J-1 Visa Waivers
Foreign Medical Professionals (FMPs) that intend to participate in an approved program for the purpose of conducting research, demonstrating special skills, consulting or to receive graduate medical education or training may be eligible to apply for a J-1 visa.
The J-1 “Exchange Visitor” visa effectively approved several categories of ‘exchanges’ that were designed to permit a temporary stay for Foreign Nationals in the United States. International Medical Graduates (IMG) seeking graduate medical education is one of these categories.
Although the vast majority of Foreign Medical Professionals who enroll in a United States residency or exchange program arrive to the United States on a J-1 visa status, it is still subject to many strict requirements, including the two-year foreign residency requirement (INS § 212)
The most significant statutory provision relating to J-1 immigration pathways and obligations for International Medical Graduates (IMGs) is the two-year foreign residency requirement of Section 212(e) of the Immigration and Nationality Act (INA). INA Section 212(e) requires the IMG to establish that he/she has “resided and been physically present in the country of his nationality or his last residence for an aggregate of at least two years following departure from the United States.”
- J-1 exchange-visitor program is the suggested non-immigration visa classification for programs of Graduate Medical Education (GME) – i.e. residency or clinical fellowship training in the United States that is a prerequisite to gaining state medical licensure; and
- All J-1 physicians engaged in clinical programs are subject to the two-year home residence obligation, regardless of their country of nationality or last residence.
Therefore, a J-1 exchange-visitor who came to the United States to receive graduate medical education or training, is subject to the two-year foreign residency requirement of INS §212(e), UNLESS:
- Granted an INA §212(e) waiver under INA §214(i); or
- Advice Opinion – when the applicant was NOT DIRECTLY funded by her/his own government or the US government (ex: funds came from an organization of the European Union but not a governmental entity).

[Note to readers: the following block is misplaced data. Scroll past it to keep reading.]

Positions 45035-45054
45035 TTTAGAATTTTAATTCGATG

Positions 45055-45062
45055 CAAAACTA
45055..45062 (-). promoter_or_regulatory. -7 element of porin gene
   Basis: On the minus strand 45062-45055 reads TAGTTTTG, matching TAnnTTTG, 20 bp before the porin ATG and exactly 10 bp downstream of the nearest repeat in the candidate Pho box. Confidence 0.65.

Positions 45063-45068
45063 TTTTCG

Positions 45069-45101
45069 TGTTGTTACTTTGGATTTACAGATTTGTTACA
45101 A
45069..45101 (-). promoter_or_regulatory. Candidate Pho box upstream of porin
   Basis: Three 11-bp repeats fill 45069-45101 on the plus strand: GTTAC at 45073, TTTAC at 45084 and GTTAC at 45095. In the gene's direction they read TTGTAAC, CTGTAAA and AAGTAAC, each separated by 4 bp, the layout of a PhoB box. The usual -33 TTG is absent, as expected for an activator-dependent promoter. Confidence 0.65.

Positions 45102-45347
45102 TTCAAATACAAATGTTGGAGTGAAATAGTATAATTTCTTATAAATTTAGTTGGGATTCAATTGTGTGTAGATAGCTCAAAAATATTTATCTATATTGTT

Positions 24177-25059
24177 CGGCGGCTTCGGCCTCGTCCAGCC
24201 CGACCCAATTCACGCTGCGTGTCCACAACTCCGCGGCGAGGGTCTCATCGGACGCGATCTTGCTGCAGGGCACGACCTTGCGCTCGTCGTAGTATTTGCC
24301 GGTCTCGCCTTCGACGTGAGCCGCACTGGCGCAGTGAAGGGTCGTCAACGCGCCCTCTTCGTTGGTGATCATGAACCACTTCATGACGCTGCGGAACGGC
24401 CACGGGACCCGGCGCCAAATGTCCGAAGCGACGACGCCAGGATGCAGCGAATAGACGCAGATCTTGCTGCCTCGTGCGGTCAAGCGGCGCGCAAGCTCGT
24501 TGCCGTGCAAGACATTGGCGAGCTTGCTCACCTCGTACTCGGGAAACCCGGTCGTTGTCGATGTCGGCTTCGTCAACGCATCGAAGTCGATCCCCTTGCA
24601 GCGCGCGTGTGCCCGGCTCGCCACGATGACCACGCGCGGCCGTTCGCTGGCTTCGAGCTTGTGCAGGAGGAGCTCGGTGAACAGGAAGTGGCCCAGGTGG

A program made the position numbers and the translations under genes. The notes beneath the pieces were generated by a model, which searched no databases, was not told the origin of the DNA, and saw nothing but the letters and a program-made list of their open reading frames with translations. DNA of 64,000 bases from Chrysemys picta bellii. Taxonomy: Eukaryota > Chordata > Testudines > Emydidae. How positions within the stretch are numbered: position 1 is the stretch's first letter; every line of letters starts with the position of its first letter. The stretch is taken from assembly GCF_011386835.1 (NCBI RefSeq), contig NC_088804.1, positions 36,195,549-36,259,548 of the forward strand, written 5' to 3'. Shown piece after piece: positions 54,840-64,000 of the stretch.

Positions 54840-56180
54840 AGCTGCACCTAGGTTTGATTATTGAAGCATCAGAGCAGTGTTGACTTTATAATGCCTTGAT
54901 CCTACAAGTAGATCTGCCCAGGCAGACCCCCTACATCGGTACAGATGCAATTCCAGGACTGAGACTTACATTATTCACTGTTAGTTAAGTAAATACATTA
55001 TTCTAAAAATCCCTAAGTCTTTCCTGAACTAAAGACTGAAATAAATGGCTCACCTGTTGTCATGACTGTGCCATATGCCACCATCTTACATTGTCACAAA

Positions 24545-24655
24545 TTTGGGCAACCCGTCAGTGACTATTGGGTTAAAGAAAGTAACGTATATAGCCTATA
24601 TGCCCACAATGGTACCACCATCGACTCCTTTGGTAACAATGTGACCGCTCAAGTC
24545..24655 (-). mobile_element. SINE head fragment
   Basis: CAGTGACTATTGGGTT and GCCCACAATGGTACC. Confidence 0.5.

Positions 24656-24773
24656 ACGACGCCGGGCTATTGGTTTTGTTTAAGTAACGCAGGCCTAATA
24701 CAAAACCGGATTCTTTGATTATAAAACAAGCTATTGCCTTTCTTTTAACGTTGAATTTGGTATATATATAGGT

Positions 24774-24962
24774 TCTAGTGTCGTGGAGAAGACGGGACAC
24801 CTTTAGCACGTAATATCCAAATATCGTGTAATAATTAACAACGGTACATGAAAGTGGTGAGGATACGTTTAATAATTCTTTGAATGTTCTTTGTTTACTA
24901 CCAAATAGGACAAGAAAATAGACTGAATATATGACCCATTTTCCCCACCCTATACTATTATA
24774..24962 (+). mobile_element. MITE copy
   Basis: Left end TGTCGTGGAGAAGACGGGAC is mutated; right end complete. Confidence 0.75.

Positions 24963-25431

Section 212(e) is of substantial importance to all IMGs – from medical training programs (GME) to the desired professional career within the United States. With the passage of the 2014 Affordable Healthcare Act, there is a prevailing belief that the physician workforce in the U.S. suffers from substantial shortages in primary and specialty care practitioners. Additionally, geographic disparities continue to affect large portions of rural America and inner-city communities. These contemporary shifts in the United States healthcare system cast International Medical Graduates (IMGs) into a more positive light than ever before – providing a real source for physicians that can be steered into socially meritorious practice positions to advance the U.S. national objectives of equitable and accessible healthcare coverage.
For more information on U.S. Health Professional Shortage Areas and Medically Underserved Areas read more about the Conrad 30 and find information at the US Department of Health and Human Services.J-1 Visa Category.
The J-1 “Exchange Visitor” visa category originated with the enactment of the Immigration and Nationality Act and exchange visitors were designated as ‘nonimmigrants’. At present, there are twelve (12) categories of programs authorized for exchange visitor status, including research scholars, students, specialists, trainees and International Medical Graduates (IMGs) seeking Graduate Medical Education (GME).
There are two ways to request a waiver for a J-1visa – i.e. where the 212e rule is applied. The 212e rule is applied by the United States consulate or embassy upon approval of the visa. The 212e rule applies when the applicant’s salary is to be paid by his/her own government, or the United States government (i.e. public University funds; NIH; etc…).
Learn more about how to apply for J1 visa waivers.
Family of J-1 Visa Holders. Spouses and unmarried children of the foreign medical professional are entitled to J-2 classification and permitted to work in the United States.